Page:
I think what we’re doing right now is we are really opening the eyes of other browser vendors in the industry and we’re starting to change the tone of the conversation around use your autonomy and privacy and these principles.
And so I think in the next 10 years of Brave is going to continue to be a leader and this area, it’s going to continue to influence our peers in the browser vendor markets we already see, you know, we launched a, a crypto wallet and integrated in 2016 with bitcoin and we see that other browser vendors are now starting to talk about building in crypto wallets as well and, obviously know with the ads and tracker blocking that we do out of the box.
By default, we now see that other major browser vendors are starting to advertise those as optional enhancements as well. Brave doesn’t think those should be enhancements. We think those should be on by default. But we’re starting to see others in the industry. Leaders in the industry tried to adopt some of the Brave rhetoric and some of the Brave talking points because these are becoming more and more popular, especially in light of GDPR.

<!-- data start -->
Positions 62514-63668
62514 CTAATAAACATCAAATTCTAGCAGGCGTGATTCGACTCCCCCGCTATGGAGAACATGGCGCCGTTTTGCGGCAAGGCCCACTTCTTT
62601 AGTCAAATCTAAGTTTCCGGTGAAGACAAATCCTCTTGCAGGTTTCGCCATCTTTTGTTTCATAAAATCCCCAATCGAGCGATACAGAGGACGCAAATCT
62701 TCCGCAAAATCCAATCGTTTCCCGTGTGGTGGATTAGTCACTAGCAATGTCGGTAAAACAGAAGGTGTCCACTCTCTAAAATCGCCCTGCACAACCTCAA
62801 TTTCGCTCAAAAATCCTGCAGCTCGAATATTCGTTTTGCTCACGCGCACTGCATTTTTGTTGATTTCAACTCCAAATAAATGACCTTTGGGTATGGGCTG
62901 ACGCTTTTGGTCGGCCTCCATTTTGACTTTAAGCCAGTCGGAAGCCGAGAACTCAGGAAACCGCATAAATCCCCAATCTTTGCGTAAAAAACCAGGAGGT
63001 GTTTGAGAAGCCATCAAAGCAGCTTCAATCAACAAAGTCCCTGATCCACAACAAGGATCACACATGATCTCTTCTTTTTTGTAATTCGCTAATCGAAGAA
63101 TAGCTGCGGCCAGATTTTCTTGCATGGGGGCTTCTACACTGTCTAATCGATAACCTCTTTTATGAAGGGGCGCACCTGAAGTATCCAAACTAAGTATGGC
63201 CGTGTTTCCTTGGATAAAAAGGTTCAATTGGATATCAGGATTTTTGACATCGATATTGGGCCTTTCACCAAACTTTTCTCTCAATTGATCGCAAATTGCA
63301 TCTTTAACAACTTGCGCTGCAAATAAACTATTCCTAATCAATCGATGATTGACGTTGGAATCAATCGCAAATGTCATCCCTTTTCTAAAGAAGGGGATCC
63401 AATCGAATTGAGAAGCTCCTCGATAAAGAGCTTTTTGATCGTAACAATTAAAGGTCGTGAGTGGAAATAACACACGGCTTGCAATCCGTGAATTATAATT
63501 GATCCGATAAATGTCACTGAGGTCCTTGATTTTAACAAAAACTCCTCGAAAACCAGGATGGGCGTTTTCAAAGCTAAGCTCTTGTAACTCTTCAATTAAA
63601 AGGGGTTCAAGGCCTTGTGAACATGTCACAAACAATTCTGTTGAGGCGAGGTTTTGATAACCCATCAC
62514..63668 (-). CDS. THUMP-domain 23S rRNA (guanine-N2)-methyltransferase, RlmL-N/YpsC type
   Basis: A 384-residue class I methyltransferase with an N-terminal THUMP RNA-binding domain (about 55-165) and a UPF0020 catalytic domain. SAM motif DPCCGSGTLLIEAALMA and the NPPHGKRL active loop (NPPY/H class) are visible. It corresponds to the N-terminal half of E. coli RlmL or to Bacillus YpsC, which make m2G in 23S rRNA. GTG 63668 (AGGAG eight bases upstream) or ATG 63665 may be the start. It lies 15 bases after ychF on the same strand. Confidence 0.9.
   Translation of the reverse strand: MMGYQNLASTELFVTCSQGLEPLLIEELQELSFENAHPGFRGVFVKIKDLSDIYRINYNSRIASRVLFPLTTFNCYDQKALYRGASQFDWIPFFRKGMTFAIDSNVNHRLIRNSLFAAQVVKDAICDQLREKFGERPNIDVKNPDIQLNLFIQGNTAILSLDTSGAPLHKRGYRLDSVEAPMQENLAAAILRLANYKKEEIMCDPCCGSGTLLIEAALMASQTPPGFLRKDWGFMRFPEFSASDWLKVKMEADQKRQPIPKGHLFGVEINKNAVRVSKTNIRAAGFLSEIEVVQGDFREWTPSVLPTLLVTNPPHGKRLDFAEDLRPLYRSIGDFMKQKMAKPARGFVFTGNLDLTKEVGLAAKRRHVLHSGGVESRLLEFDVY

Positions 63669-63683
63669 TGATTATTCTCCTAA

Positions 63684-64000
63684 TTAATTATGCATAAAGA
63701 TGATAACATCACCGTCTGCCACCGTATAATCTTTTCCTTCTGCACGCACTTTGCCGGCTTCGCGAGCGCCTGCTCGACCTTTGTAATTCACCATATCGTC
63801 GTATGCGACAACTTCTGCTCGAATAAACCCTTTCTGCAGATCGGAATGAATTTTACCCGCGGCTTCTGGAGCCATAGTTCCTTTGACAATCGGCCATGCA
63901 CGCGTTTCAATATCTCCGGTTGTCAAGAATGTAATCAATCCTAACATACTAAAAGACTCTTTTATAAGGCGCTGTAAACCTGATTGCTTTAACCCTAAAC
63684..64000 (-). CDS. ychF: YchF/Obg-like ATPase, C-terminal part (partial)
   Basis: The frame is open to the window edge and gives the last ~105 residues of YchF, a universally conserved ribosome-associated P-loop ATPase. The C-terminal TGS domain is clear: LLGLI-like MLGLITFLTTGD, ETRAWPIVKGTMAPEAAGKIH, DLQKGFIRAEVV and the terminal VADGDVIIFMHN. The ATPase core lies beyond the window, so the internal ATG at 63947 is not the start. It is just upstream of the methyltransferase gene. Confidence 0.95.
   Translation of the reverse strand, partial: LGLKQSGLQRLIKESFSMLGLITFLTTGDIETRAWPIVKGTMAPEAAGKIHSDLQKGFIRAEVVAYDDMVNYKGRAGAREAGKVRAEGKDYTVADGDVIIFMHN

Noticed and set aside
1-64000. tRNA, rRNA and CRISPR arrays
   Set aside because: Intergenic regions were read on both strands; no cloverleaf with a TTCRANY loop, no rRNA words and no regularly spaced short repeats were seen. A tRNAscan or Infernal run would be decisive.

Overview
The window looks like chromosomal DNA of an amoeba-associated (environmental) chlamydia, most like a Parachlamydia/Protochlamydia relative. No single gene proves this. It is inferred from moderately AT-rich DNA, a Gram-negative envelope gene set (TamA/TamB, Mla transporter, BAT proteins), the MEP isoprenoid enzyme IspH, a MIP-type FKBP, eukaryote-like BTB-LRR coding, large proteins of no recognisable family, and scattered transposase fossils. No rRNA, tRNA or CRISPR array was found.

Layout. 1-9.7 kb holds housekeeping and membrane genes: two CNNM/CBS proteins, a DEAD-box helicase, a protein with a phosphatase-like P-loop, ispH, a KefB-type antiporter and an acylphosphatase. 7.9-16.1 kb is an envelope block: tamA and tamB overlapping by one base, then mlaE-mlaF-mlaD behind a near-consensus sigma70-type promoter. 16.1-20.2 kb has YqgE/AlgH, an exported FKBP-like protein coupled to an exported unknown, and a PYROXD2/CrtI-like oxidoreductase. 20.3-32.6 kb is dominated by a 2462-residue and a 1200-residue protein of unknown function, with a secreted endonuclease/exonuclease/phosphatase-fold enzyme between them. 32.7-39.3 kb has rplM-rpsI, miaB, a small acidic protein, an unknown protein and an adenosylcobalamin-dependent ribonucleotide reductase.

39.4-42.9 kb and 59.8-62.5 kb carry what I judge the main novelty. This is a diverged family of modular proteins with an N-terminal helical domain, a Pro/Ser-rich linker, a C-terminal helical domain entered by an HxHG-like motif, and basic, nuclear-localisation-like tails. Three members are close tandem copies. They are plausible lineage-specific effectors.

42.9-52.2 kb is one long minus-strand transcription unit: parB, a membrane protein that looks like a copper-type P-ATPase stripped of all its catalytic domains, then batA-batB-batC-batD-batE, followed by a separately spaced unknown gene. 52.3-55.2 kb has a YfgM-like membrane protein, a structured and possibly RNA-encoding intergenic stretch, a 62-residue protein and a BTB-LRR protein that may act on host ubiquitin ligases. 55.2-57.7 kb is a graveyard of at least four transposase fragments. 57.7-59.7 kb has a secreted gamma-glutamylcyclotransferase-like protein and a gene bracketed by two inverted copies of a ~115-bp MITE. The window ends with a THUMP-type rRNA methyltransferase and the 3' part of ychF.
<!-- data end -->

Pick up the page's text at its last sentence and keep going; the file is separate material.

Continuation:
Brave is a fairly decentralized company. We have engineers in Florida, in Canada, in San Francisco, the main offices in San Francisco, but we actually do, really like what’s happening with the general state of privacy online and GDPR is one of those developments. In fact, you even see that this idea of users to give consent to be tracked online is I think more closely aligned with where we are than with traditional models.
We still don’t like the idea of tracking users because many users are just going to press okay on that little GDPR banner and they’re not going to realize the full impact of what’s happening. We think it’s a step in the right direction, but it’s still a system that can be greatly improved upon him.